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Political Power Player Rove Leaves the Game


From NPR News, this is All Things Considered. I'm Michele Norris.



And I'm Robert Siegel.

Karl Rove, President Bush's closest political adviser, is stepping down at the end of the month. He's the architect of the president's White House campaigns and Republican Party strategy. Officially, he is Deputy Chief of Staff. Rove also is the latest in a line of White House officials heading for the exits as the Bush Administration winds down. Karl Rove leaves behind a mixed legacy, many political wins, but some major miscalculations, too.

We have two reports, first NPR's Brian Naylor.

BRIAN NAYLOR: The announcement this morning on the South Lawn of the White House was an emotional moment for the two men who have had such a symbiotic relationship over the years. President Bush sounded a bit wistful as he mentioned, not the advice Rove gave him, but the friendship he provided.

President GEORGE W. BUSH: We've known each other as youngsters interested in serving our state. And we worked together so we can be in a position to serve this country. And so I thank my friend. I'll be on the road behind you here in a little bit.


NAYLOR: Rove, his voice quavering, said the years he spent Mr. Bush were an exhilarating and eventful time.

Mr. KARL ROVE (White House Deputy Chief of Staff): And I'm grateful to have been witness to history. It has been a joy and the honor of a lifetime. I've seen a man of far-sighted courage put America on a war footing and protect us against a brutal enemy in a dangerous conflict that will shape this new century.

NAYLOR: The two men briefly hugged and then walked to the Marine helicopter that would take them on the first part of their journey together back to Texas.

Karl Rove leaves behind a reputation in Washington that is equal parts political mastermind and bareknuckle brawler. He was instrumental in Mr. Bush's political career directing his campaigns for governor and then for the White House. In 2002, he oversaw a midterm election campaign in which Republicans increased their numbers in Congress, the first time the president's party had accomplished that in a first term midterm election since 1934. Two years later, Republicans again added to their congressional majority as President Bush was returned to the White House, thanks in part to a GOP Get-Out-the-Vote campaign that turned out Bush voters in record numbers.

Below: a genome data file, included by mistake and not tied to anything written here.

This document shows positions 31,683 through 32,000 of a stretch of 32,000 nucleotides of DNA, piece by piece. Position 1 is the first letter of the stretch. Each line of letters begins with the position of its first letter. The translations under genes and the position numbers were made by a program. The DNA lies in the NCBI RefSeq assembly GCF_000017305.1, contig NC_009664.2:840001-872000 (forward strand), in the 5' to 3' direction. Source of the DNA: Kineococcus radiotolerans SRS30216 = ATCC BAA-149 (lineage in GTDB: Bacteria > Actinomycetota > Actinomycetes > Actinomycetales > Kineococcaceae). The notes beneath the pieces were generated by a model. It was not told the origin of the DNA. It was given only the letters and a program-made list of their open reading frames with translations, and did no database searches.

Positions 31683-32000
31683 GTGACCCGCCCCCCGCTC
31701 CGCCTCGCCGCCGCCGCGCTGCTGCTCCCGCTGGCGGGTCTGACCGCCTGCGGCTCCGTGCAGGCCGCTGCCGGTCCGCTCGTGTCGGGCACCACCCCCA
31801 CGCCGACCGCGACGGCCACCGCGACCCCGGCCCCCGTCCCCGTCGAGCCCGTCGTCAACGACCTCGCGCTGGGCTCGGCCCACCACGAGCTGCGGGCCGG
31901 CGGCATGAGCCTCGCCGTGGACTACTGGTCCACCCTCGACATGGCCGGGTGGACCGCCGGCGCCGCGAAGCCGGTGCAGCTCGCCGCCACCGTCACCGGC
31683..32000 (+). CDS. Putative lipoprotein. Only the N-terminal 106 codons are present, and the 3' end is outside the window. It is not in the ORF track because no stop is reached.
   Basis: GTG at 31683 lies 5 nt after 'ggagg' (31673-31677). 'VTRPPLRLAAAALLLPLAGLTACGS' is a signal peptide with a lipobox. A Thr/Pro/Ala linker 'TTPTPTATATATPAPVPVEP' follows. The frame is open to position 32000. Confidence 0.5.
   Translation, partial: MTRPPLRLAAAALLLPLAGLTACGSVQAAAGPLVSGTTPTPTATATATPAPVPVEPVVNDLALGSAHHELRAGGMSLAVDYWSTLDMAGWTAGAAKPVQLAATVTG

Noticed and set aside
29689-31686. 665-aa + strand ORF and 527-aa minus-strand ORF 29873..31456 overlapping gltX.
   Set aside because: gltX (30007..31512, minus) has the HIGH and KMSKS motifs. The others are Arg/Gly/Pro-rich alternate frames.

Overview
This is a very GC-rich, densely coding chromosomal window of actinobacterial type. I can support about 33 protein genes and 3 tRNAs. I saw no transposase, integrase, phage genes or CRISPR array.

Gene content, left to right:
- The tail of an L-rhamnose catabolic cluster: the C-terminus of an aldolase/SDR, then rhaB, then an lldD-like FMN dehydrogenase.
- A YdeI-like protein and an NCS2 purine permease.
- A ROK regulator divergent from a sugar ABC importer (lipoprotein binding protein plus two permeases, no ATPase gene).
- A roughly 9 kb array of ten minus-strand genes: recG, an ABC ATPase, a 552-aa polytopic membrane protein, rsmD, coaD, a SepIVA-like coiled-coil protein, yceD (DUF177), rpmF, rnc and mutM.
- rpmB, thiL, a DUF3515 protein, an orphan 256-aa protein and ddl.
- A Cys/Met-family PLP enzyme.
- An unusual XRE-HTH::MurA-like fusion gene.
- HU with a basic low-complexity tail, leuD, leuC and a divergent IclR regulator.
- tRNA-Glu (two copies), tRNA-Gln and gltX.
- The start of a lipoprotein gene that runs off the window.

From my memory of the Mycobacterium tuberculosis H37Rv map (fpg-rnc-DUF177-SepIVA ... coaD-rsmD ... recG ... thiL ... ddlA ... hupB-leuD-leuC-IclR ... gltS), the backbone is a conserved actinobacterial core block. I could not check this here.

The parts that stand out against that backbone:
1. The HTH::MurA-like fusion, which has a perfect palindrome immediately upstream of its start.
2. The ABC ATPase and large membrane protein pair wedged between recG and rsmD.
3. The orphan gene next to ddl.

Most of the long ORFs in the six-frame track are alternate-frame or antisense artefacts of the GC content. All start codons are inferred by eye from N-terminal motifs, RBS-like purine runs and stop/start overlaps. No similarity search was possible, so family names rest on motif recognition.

While the vaunted 72-hour plan Rove helped design identified likely Bush voters, Rove was also instrumental in honing the message, which in the wake of the 9/11 attacks and the Iraq war demonized Democrats.

Here he is speaking about the 2006 campaign.

Mr. ROVE: President Bush believes if al-Qaida is calling somebody in America, it is in our national security interest to know who they're calling and why. Some of important Democrats clearly disagree.

NAYLOR: The politicization of national security was a hallmark of Rove's tenure as chief political operative. In an interview with the Wall Street Journal today, Rove said the Democrats were likely to nominate Hillary Rodham Clinton as their presidential nominee next year and he labeled her, quote, "tough, tenacious and fatally flawed." But Rove's predictions have hardly been flawless. He told this show last fall that Republicans would retain control of Congress despite a wealth of public poll showing the opposite.

Mr. ROVE: I'm looking at all of these, Robert, and add them up, and I add up to a Republican Senate or a Republican House. You may end up with a different math but you're entitled to your math. I'm entitled to the math.

NAYLOR: Rove's math, however, added up wrong, and the Democratic Congress he insisted was out of the question is now hot in his pursuit. Several committees in the House and Senate are interested in questioning Rove about everything from this involvement in the leaking of Valerie Plame's name to the firings of U.S. attorneys and the disappearance of thousands of e-mails.

Senate Judiciary Committee Chairman Vermont Democrat Patrick Leahy.

Senator PATRICK LEAHY (Democrat, Vermont): I am surprised that he is leaving before the end of the term, but I'm not sure of what does he intend to do. He has not answered our subpoenas in the Judiciary Committee. He's still going to be subject to the subpoenas. We will continue to push forward.

NAYLOR: For his part, Rove told the Wall Street Journal his future plans include time with his family and to write a book on the Bush years. He says he's unlikely to take any formal role in the 2008 campaigns.

Brian Naylor, NPR News, the White House. Transcript provided by NPR, Copyright NPR.